Key Components of a Journey Map
Journey maps come in all shapes and sizes. Regardless of how they look, journey maps have the following 5 key elements in common:
The actor is the persona or user who experiences the journey. The actor is who the journey map is about — a point of view. Actors usually align with personas and their actions in the map are rooted in data.
Provide one point of view per map in order to build a strong, clear narrative. For example, a university might choose either a student or a faculty member as actor — each would result in different journeys. (To capture both viewpoints, the university will need to build two separate maps, one for each of the two user types.)
- Scenario + Expectations
The scenario describes the situation that the journey map addresses and is associated with an actor’s goal or need and specific expectations. For example, one scenario could be switching mobile plans to save money, and expectations for it include to easily find all the information needed to make a decision.
Scenarios can be real (for existing products and services) or anticipated — for products that are yet in the design stage.
Journey maps are best for scenarios that involve a sequence of events (such as shopping or taking a trip), describe a process (thus involve a set of transitions over time), or might involve multiple channels.
- Journey Phases
Journey phases are the different high-level stages in the journey. They provide organization for the rest of the information in the journey map (actions, thoughts, and emotions). The stages will vary from scenario to scenario; each organization will usually have data to help it determine what these phases are for a given scenario. Here are some examples:
- For an ecommerce scenario (like buying Bluetooth speakers), the stages can be discover, try, buy, use, seek support.
- For a big (or luxury) purchases (like test driving and buying a car), the stages can be engagement, education, research, evaluation, justification.
- For a business-to-business scenario (like rolling out an internal tool), the stages could be purchase, adoption, retention, expansion, advocacy.
- Actions, Mindsets, and Emotions
These are behaviors, thoughts, and feelings the actor has throughout the journey and that are mapped within each of the journey phases.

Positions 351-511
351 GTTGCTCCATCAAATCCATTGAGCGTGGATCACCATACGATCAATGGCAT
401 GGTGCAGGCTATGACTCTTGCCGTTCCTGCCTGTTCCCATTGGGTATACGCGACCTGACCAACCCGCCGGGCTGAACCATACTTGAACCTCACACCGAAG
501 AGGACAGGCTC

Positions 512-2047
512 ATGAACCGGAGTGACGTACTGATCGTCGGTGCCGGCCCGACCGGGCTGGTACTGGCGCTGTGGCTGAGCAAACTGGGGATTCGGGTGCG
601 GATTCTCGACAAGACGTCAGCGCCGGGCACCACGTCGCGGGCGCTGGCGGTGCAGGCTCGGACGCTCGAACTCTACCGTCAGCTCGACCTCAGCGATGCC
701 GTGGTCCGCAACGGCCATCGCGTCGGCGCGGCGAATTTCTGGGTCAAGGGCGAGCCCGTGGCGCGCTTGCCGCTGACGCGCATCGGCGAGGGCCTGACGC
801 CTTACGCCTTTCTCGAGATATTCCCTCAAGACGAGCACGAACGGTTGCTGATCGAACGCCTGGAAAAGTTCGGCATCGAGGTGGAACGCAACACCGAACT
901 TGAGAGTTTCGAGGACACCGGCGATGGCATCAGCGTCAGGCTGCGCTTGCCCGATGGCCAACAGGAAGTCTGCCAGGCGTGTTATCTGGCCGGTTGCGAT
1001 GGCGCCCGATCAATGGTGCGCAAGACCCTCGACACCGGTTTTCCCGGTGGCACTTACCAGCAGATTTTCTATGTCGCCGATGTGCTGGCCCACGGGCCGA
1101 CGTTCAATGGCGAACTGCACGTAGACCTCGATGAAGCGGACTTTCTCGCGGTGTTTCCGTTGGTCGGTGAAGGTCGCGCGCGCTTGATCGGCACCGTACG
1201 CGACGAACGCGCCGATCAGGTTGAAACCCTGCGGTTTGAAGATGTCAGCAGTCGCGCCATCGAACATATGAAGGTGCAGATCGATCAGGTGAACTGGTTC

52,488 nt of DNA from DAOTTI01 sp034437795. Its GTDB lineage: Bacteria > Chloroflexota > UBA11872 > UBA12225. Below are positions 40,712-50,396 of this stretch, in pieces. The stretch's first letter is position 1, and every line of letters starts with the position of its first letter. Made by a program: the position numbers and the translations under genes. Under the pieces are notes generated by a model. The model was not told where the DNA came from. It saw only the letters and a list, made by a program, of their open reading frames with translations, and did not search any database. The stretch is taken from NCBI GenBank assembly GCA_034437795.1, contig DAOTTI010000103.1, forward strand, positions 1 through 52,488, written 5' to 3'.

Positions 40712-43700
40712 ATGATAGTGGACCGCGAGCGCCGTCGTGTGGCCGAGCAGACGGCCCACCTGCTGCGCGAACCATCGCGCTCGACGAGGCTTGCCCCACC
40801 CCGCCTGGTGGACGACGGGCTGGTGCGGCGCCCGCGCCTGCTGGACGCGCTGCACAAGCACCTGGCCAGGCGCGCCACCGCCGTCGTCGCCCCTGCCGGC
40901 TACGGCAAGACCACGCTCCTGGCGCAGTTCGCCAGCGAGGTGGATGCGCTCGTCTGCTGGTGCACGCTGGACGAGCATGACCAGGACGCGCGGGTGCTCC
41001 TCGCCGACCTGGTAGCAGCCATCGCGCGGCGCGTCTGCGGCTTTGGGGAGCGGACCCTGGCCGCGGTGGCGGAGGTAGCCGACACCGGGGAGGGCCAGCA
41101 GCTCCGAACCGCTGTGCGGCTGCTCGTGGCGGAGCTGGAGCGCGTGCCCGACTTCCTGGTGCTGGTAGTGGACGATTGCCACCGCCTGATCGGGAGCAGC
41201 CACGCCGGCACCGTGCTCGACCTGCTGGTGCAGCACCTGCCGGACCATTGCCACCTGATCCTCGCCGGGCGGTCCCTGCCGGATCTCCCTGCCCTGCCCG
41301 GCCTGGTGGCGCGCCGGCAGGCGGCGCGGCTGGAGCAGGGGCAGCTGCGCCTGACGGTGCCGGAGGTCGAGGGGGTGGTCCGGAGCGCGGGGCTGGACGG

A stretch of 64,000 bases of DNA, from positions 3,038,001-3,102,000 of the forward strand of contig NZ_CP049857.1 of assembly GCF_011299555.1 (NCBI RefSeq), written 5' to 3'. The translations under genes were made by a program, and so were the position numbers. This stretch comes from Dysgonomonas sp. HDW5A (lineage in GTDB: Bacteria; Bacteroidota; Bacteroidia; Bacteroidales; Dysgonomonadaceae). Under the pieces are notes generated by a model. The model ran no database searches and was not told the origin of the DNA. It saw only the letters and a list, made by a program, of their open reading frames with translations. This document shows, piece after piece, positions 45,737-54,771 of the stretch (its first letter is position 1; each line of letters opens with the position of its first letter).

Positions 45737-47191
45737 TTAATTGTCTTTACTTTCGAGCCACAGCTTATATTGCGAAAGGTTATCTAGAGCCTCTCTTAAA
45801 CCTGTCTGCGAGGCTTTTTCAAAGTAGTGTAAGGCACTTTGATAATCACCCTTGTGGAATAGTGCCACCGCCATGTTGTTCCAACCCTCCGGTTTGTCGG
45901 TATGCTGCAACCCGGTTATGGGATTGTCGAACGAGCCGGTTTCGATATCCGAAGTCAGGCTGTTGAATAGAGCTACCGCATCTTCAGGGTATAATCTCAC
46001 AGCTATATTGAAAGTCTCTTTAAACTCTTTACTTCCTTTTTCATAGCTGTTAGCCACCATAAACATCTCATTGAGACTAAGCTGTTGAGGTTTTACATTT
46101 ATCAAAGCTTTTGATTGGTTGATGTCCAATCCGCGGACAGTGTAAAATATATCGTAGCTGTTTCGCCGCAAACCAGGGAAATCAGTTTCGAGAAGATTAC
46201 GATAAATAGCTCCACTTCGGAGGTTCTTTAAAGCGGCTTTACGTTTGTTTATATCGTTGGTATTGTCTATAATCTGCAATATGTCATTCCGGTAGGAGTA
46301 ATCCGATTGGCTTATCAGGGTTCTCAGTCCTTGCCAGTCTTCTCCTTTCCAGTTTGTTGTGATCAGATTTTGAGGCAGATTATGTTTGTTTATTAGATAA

Actions are the actual behaviors and steps taken by users. This component is not meant to be a granular step-by-step log of every discrete interaction. Rather, it is a narrative of the steps the actor takes during that phase.
Mindsets correspond to users’ thoughts, questions, motivations, and information needs at different stages in the journey. Ideally, these are customer verbatims from research.
Emotions are plotted as single line across the journey phases, literally signaling the emotional “ups” and “downs” of the experience. Think of this line as a contextual layer of emotion that tells us where the user is delighted versus frustrated.
Opportunities (along with additional context such as ownership and metrics) are insights gained from mapping; they speak to how the user experience can be optimized. Insights and opportunities help the team draw knowledge from the map:
What needs to be done with this knowledge?
Who owns what change?
Where are the biggest opportunities?
How are we going to measure improvements we implement?
Zone A: The lens provides constraints for the map by assigning (1) a persona (“who”) and (2) the scenario to be examined (“what”).
Zone B: The heart of the map is the visualized experience, usually aligned across (3) chunkable phases of the journey. The (4) actions, (5) thoughts, and (6) emotional experience of the user has throughout the journey can be supplemented with quotes or videos from research.
Zone C: The output should vary based on the business goal the map supports, but it could describe the insights and pain points discovered, and the (7) opportunities to focus on going forward, as well as (8) internal ownership.
- Which elements do you typically include in journey maps?
- What do you find to be the most frustrating or unhelpful part of using journey maps?
- What do you find to be the most helpful results, outputs or benefits of using journey maps?
- When does journey mapping fail?
- When does journey mapping succeed?